The Boisson-Vadot wines are the best bottles of Burgundy that you've never heard of. They are largely consumed by a dedicated following in France. What is exported to the US overwhelmingly ends up on wine lists at The French Laundry and Eleven Madison Park. However, weekly hang out sessions with Bernard Boisson after I would finish classes at the University of Dijon in early 2012 put these wines on my radar, and it was my mission upon opening shop to hunt them down.

Bernard, his son Pierre, and daughter Anne, are the best kept secret in Burgundy's Côte de Beaune. The family's friendship with Domaine Coche-Dury has clearly had an impact on the style of wine here, one with a magical touch of reduction that so many try to emulate with very few finding similar success. Here that reduction is executed brilliantly, offering a flinty and saturating mineral quality matched with deep texture and outrageous concentration and length.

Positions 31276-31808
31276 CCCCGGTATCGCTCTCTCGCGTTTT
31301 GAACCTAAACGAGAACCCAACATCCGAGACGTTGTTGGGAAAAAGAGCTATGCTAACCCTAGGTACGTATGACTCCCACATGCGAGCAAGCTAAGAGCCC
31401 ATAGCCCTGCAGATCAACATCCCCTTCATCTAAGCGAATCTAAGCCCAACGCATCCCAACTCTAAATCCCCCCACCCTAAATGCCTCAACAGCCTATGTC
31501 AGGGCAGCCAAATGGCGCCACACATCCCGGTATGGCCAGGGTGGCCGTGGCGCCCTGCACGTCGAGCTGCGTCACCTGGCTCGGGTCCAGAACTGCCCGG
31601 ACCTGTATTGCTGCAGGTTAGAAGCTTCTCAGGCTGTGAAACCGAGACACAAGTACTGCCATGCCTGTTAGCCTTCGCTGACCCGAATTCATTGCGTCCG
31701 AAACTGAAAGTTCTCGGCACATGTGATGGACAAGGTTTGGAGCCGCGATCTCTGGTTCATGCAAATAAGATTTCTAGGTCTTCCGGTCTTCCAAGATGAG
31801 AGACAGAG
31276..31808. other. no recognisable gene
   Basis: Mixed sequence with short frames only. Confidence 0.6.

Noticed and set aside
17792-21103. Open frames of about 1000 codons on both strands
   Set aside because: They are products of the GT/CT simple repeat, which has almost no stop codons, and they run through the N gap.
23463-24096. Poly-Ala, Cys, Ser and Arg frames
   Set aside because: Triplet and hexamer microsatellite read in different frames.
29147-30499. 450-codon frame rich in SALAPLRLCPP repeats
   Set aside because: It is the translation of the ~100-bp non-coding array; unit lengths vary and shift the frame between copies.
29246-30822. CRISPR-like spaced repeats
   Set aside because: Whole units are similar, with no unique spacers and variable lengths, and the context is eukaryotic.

The wines from this family may bear different names on the label, but they are all made in the same cellar, following identical principles. New oak is limited to 30% at most. The wines see long aging with no battonage, and family farmed lands have been free of pesticides and herbicides for generations

Much like the Bourgogne Blanc from Coche-Dury, Bernard and Pierre's transcend the humble appellation. All vines here are located within the village of Meursault. And, Anne's Aligoté is a wine that offers a transformation in bottle that elicits names like Leroy and Coche, yet at $33/btl is a serious fraction of the price.

The Meursault cuvées are where this domaine reaches its pinnacle, with the rare 1er Cru Genevrières its Tête de Cuvée. However, the dark horse in the lineup is the Auxey Duresses 1er Cru En Reugne Blanc. Auxey has been dubbed "Baby Meursault" before, and in many cases that's fitting, but this top bottling from the village outperforms much of what's regularly found in Meursault. From a very steep, hillside with little topsoil and excellent sun exposure.

Although you can spot them on top Michelin starred restaurants on several continents, within the world of small-production white Burgundy they're still very much under-the-radar.